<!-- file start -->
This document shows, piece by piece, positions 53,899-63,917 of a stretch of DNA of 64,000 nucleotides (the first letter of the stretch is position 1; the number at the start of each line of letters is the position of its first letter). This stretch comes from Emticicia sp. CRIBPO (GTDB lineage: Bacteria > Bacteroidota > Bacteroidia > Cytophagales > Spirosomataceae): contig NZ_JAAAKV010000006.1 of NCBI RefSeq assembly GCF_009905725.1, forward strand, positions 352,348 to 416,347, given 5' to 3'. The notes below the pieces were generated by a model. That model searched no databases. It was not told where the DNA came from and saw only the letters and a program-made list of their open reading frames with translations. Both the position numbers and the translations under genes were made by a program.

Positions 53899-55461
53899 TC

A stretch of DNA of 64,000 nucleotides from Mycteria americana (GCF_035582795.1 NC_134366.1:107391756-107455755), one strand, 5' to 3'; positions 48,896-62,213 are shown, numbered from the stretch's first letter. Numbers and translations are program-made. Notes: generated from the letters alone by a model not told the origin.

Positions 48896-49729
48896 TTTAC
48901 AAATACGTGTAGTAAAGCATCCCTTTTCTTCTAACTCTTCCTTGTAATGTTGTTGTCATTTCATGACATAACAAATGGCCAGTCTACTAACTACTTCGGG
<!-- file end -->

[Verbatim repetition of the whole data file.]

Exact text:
This document shows, piece by piece, positions 53,899-63,917 of a stretch of DNA of 64,000 nucleotides (the first letter of the stretch is position 1; the number at the start of each line of letters is the position of its first letter). This stretch comes from Emticicia sp. CRIBPO (GTDB lineage: Bacteria > Bacteroidota > Bacteroidia > Cytophagales > Spirosomataceae): contig NZ_JAAAKV010000006.1 of NCBI RefSeq assembly GCF_009905725.1, forward strand, positions 352,348 to 416,347, given 5' to 3'. The notes below the pieces were generated by a model. That model searched no databases. It was not told where the DNA came from and saw only the letters and a program-made list of their open reading frames with translations. Both the position numbers and the translations under genes were made by a program.

Positions 53899-55461
53899 TC

A stretch of DNA of 64,000 nucleotides from Mycteria americana (GCF_035582795.1 NC_134366.1:107391756-107455755), one strand, 5' to 3'; positions 48,896-62,213 are shown, numbered from the stretch's first letter. Numbers and translations are program-made. Notes: generated from the letters alone by a model not told the origin.

Positions 48896-49729
48896 TTTAC
48901 AAATACGTGTAGTAAAGCATCCCTTTTCTTCTAACTCTTCCTTGTAATGTTGTTGTCATTTCATGACATAACAAATGGCCAGTCTACTAACTACTTCGGG